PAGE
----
Just having a feed up and running, however, doesn't necessarily mean that anyone is going to tune in - viewer interaction is a top priority as well. "The first couple of hours we put the 'room cam' inside of a pumpkin and placed it outside so our viewers could see the trick-or-treaters as they came up. We were also all in costume for added fun. After the trick-or-treaters dwindled away, we took the webcam back inside and used it to give a view of the main room."
The last, and perhaps most important, step in preparing this event is finding a sponsor for the marathon. The Speed Gamers have worked with St. Jude's and the Giggles Therapy Autism Treatment Center in the past, but for the Halloween marathon they decided to work with the Lupus Foundation of America, for a reason very dear to them. "My grandmother has Lupus," LaRiviere said, "and I've really wanted to do a marathon in dedication to her."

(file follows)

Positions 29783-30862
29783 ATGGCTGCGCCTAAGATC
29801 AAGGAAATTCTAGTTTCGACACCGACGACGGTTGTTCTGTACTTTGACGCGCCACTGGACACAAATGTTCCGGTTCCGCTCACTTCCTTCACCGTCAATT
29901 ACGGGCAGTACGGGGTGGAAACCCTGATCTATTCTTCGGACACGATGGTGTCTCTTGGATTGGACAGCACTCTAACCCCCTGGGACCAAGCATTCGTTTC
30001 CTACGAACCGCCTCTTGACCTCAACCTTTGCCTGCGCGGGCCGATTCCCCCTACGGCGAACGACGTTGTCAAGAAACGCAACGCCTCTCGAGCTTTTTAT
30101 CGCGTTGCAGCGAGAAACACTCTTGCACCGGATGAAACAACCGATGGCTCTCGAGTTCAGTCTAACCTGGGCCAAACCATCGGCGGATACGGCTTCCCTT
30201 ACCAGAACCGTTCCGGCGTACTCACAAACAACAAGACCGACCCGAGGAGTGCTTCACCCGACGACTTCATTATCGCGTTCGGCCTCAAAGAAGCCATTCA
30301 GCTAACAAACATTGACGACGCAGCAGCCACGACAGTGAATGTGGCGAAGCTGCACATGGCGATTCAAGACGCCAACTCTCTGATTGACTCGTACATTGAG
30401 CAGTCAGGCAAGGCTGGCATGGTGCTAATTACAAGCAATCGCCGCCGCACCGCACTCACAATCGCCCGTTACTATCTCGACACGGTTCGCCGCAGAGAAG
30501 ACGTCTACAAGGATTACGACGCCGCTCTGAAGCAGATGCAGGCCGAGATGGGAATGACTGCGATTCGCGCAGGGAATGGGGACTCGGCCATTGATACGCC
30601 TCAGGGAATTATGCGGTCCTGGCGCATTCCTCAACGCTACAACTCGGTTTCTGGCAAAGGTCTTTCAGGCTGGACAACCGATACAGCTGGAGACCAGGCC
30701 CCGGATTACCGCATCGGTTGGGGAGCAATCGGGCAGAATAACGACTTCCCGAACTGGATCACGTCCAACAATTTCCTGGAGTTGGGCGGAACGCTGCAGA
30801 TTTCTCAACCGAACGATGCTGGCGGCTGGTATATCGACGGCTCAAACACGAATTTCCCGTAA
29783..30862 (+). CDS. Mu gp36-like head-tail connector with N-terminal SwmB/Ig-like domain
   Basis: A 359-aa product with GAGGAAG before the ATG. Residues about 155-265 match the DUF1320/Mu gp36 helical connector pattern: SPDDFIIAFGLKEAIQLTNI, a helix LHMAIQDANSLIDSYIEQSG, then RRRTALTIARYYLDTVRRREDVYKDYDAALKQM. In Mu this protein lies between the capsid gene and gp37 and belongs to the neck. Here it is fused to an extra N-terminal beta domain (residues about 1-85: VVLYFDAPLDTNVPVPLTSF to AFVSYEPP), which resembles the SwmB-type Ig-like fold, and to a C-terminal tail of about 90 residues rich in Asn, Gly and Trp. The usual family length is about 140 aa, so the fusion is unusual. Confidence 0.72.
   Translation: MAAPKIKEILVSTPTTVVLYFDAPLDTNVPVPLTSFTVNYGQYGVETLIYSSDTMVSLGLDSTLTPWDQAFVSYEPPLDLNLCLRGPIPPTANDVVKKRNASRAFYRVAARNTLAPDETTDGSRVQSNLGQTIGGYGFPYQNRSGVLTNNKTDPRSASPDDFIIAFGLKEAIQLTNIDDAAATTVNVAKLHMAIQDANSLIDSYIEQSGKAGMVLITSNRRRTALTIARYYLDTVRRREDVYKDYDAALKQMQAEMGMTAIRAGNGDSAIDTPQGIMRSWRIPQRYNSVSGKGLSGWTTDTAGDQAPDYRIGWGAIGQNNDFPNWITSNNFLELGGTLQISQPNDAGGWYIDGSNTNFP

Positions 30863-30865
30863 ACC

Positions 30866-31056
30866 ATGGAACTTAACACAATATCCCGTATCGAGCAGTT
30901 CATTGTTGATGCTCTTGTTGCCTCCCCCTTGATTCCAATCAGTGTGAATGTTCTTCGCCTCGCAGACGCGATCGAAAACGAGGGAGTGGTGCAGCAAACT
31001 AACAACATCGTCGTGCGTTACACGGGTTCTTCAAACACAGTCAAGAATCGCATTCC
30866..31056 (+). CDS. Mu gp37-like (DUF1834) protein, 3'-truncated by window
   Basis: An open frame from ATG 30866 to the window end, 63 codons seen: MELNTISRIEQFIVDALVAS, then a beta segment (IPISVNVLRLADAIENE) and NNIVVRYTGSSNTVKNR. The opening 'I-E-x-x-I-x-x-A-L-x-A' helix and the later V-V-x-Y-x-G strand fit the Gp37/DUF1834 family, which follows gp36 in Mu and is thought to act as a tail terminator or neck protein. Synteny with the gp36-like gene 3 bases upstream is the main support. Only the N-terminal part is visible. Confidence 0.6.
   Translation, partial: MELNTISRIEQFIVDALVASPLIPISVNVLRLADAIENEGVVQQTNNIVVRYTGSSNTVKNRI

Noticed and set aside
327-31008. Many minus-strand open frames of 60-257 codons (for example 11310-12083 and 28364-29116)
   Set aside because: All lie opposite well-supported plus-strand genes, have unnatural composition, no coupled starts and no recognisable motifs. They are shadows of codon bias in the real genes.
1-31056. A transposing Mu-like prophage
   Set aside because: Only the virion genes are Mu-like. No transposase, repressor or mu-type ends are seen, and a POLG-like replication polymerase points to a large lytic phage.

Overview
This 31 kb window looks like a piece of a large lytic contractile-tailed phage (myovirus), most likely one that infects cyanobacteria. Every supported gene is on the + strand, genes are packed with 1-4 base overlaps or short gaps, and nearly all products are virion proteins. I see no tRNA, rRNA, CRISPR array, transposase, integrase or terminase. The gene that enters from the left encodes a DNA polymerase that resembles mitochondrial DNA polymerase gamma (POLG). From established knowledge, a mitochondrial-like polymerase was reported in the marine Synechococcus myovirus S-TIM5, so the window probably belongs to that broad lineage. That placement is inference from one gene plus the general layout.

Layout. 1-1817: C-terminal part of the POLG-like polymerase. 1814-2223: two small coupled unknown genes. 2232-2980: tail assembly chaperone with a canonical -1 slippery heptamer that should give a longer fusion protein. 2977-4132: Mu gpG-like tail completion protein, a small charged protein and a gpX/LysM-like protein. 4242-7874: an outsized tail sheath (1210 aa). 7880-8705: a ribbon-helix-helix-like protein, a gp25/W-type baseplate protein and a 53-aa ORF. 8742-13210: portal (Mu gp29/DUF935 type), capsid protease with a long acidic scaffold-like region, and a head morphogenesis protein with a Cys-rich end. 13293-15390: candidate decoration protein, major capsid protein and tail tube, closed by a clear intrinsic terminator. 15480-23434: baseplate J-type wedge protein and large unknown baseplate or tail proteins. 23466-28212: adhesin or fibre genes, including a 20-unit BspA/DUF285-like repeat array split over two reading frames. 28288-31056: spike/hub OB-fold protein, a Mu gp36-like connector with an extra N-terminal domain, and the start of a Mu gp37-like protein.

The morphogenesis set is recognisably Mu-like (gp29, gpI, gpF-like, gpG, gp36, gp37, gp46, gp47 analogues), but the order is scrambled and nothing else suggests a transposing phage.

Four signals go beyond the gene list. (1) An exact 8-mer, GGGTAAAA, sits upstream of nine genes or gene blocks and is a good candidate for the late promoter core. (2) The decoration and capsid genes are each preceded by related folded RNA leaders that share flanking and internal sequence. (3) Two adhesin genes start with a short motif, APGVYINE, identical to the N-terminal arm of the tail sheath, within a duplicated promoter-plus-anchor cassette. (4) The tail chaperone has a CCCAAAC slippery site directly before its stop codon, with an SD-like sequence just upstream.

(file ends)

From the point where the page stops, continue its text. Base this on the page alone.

And so, at 7:00 p.m. on Halloween night, the feeds went live and the two-day marathon was underway. By the time it was over the group had bested all six of their selected titles with time to spare and managed to raise $1,060. They held contests for the viewers, with rewards ranging from a Big Daddy figurine to a Dead Space art book. Other, more impromptu festivities included a YouTube all-request sing-a-long and a dramatic candle-lit reading of user-submitted "In the Year 2000" Conan O'Brien jokes.
As of this writing, The Speed Gamers have eight successful gaming marathons under their belt, raised over $15,000 total for various charities and have established a reputation as one of the most consistent marathon groups in terms of quality and success. They've also grown and expanded their site to include a podcast, video content and even a Twitter feed in addition to their ever lively forum.
If you're looking to catch up with The Speed Gamers, you can do so on the web or tune in on March 13 at 6 p.m. CST for their upcoming Zelda marathon for Ally's House in honor of the team's one-year anniversary. And if you're planning on dropping off the face of the Earth around then, you can still catch up with them this summer during which they plan to carry out "five different marathons." For their sake, let's hope none of them involves Desert Bus.
Maxwell McGee is a college student by day and a freelancer by night with dreams of making it big in the enthusiast press. Feel free to drop him a line at pigeonflu[at]gmail[dot]com.